I feel the relation between art and exhibitions offers the option to test situations and combinations. in order to be able to implement a correction through a multitude of voices whenever necessary. I keep in mind the BBC’s founding mandate: “Educate. both formats produce a communicative space through artistic and intellectual means. though. thus. those “institutions” are indeed highly interesting. within art history that mattered to my generation – such as the already mentioned lack of female positions etc. One should not forget. The exploration of thoughts and work is a necessary focus in art education. it is not to create a showcase for students entering the market. such as Hans Haacke at Cooper Union and Michael Asher at CalArts could only sustain their practice during previous high art markets due to their teaching positions. and an inﬂation of temporary exhibition formats such as the exploding number of biennials on the other. to share what I perceive. and the Carnegie International. being unpredictable prevented us from being co-opted. they have the budget. the authority on the art historical cannon is to a certain extent still in the hands of the major museums and based on their collections. and also the media power to “correct” and re-write art history. there is a deﬁnite advantage to “duck and cover” within an educational structure for a while. As the 44 – 46 3 – 4 EDITORIAL A C E R TA I N M A . though. the Venice and Whitney biennials. Facing today’s powerful art market with huge cash ﬂow on one hand.in the garage..N E S S MICK WILSON 41 – 4 3 A N T H R O P O L O G I C A L L A B O R AT O R Y BART VERSCHAFFEL RESEARCH REPORT UTRECHT CONSORTIUM 48 C O LO FON . And last. or within opinion-creating blockbusters such as Documenta. to discover. When I studied art in the early 1980s as part of the group of young artists called “Stille Helden”. For obvious reasons they should take place as well within an apparatus of representation such as an art museum. offering them some independence.N E S S 5 – 6 O P E N I N G : A C E R TA I N M A . But are there any shared intentions to do so at present? In that respect. An exhibition is equal to a seminar for me.N E S S WILLEM DE GREEF 7 – 13 U N D E R P R E S S U R E U T E M E TA B A U E R 10 14 – 22 I S I T P O S S I B L E T O M A P … ? CLEMENTINE DELLIS 23 – 27 P O S I N G S I N G U L A R I T Y JAN VERWOERT 28 – 3 2 R O O M F O R T H O U G H T SIMON SHEIKH 3 3 – 4 0 U N C E R TA I N M A . this was my interest. To come back to teaching. Even today I seek to ﬁnd “company” to explore. and Entertain” as a healthy mix and a valid model. I see teaching in art schools as a practice in line with my curatorial work. It must be made clear. Yet teaching is also about the possibility and responsibility of transmitting a speciﬁc understanding and notion of a critical artistic and cultural practice to a younger generation of art students. One should also not forget that a number of conceptual artists. the market dictates what art is produced and. Inform. Being part of an artist group allowed us not to get pigeonholed. what the idea behind such participation is. So. shown. I still see certain gaps arising within the dominance of the market. the infrastructure. We have to demand a review and a correction of public collections and force a change in outdated focus points. I can only hope that at one point the necessity to interfere becomes strong enough to enter the history-producing apparatus. in those days as young artists we were far removed from having a master plan to develop and to manage a career. I must have internalized this attitude. so nothing is wrong with involving students in exhibitions. More and more. and this made me sensitive towards being identiﬁed with an institution rather than with a distinct practice. but not least. there is a need for crucial debates within universities and other societal institutions focusing on those issues. and to analyze. to reﬂect.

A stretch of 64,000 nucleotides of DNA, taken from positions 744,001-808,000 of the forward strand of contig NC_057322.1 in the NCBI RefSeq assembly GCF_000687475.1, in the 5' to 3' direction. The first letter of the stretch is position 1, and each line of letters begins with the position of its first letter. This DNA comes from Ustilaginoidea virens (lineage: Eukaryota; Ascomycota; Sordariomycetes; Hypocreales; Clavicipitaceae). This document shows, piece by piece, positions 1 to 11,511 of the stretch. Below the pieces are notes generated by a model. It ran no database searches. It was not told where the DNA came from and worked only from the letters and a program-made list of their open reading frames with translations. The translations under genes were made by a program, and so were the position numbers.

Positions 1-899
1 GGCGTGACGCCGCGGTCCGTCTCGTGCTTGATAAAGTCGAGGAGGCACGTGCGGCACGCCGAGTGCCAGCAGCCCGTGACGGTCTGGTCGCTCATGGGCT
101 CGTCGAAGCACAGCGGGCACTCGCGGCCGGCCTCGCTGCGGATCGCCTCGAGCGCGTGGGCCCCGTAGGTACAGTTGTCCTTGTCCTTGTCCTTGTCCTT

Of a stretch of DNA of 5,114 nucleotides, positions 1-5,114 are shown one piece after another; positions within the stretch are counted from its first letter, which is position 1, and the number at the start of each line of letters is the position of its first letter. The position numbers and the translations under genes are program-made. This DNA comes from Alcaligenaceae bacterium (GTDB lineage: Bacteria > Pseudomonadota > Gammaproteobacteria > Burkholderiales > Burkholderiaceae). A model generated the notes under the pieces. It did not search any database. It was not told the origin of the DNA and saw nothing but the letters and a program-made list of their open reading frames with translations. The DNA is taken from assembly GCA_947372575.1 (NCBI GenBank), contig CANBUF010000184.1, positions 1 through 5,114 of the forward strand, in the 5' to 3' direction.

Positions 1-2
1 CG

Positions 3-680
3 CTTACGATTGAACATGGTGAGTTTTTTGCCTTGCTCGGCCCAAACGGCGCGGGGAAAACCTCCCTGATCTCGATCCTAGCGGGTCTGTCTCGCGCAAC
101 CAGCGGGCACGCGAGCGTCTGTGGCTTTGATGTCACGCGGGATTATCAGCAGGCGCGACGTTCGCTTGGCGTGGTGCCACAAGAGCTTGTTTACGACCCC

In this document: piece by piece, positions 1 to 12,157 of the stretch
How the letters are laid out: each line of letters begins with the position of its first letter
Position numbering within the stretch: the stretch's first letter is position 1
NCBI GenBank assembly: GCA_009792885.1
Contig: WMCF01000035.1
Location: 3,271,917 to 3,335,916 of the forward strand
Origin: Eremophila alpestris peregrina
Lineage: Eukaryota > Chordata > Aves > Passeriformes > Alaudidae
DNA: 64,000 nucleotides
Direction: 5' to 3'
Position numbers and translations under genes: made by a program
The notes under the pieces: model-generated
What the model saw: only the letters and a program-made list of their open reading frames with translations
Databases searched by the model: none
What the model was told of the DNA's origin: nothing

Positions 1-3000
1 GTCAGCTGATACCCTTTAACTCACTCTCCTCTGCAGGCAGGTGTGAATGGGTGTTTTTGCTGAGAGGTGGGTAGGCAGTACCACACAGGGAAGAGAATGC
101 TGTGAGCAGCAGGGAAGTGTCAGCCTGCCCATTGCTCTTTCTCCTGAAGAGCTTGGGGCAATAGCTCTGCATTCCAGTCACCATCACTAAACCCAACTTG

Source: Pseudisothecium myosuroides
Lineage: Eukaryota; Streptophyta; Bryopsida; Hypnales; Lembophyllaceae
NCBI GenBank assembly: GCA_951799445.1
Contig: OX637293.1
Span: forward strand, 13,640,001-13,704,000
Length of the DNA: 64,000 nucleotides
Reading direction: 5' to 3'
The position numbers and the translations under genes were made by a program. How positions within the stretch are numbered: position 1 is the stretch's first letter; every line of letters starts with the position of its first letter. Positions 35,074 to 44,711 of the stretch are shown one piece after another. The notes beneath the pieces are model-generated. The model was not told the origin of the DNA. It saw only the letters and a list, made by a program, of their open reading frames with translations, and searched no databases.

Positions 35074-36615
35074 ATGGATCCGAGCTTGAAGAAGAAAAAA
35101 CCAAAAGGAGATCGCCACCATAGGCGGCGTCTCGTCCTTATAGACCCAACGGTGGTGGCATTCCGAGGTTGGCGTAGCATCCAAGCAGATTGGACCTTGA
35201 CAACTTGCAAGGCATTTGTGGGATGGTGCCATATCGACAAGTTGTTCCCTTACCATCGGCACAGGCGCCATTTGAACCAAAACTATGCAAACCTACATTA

e. to be challenged. For example. although the market is strong today. to be committed for a certain time span and then to move on to new territories. is still crucial and important to me. but is more difﬁcult to achieve. while working as a curator for large-scale exhibitions such as Documenta11 or the 3rd Berlin Biennial. As long as we are able to address that in our educational positions. Before that. Globalization as such does not stop when it comes to art. I developed a view of the audience as informal participants over time. Michael Lingner claimed that only the combination of a work of art..N E S S MICK WILSON 41 – 4 3 A N T H R O P O L O G I C A L L A B O R AT O R Y BART VERSCHAFFEL RESEARCH REPORT 44 – 46 UTRECHT CONSORTIUM 48 C O LO FON . work not so easily absorbed. its perception. Since raising theoretical questions through both artistic and curatorial practice is one of my driving forces.. C A M B R I D G E . This understanding of generating an audience to develop a space of communication. But free of what? That question reminds me of Antonio Gramsci and his notion of the artist as organic intellectual whose role is not to act. but to be a critical and independent voice negotiating civil society. we should maintain a laboratory-type situation in the academies. you have to engage in what you perceive. In other words. Such understanding has been continued by a number of recent political philosophers such as Toni Negri. E N G L A N D : T H E M I T P R E S S . and the communication about it generates what we consider art. I realize that the art schools are too involved in the markets. 19 91 . Surely one should not fall into the trap of considering art. i. museums. a public space sphere within an institution for education. art takes part in the economical and political reconﬁgurations on this planet as much as everything else. it remains essential to enter institutional spaces and at the same time not to become too comfortable within them. I recall that in the 1990s it was the curators who were considered the strong players in the ﬁeld. possibly caused to a certain degree by curators entering the ﬁeld. as an entity sharing and debating experiences. you have to participate to produce a discourse and to understand an art work. curators. these issues are addressed to pressure artists into being “do-gooders”. gender. postcolonial. At the same time. the institutions were the opinion makers. One of my teachers in art theory at the Academy in Hamburg. and class debates that once appeared in the curricula of art education disappear almost immediately through the back door now that they have a whiff of “PC ” about them. to subordinate or to serve a system. and the speed of the transformational process has been increased alongside the development of high consumption in general. That keeps one alive and very sensitive to cultural developments. J O S EP H : A R T A F T ER P H I LO S O P H Y A N D A F T ER C O L L E C T E D W R I T I N G S 19 6 6 -19 9 0 . I view both art and curating as ephemeral and process-oriented work. Today. Later. while they should really be “free” thinkers. During the years I directed an artists-run space in StuttgartΩ. Therefore. my self-understanding of my position as a curator did not differ much from my self-understanding and way of working as a practicing artist right after ﬁnishing art academy. For me. artists. As an audience. These notions are in constant ﬂux. and art schools as ﬁxed entities. I regret that the awareness of colonial..N E S S WILLEM DE GREEF 7 – 13 U N D E R P R E S S U R E U T E M E TA B A U E R 11 14 – 22 I S I T P O S S I B L E T O M A P … ? Ω K Ü N S T L ER H AU S S T U T TG A R T F R O M 19 9 0 -19 9 4 CLEMENTINE DELLIS 23 – 27 P O S I N G S I N G U L A R I T Y JAN VERWOERT 28 – 3 2 R O O M F O R T H O U G H T SIMON SHEIKH 3 3 – 4 0 U N C E R TA I N M A . M A S S AC H U S E T T S / LO N D O N . Power positions are not static or written in stone.an audience separate from the participants does not exist.N E S S 5 – 6 O P E N I N G : A C E R TA I N M A . Today.conceptual artist Joseph KosuthΩonce stated so clearly: “.” I consider myself always to be the primary audience for my projects. – 3 – 4 EDITORIAL A C E R TA I N M A . and communicate that Ω KO S U T H .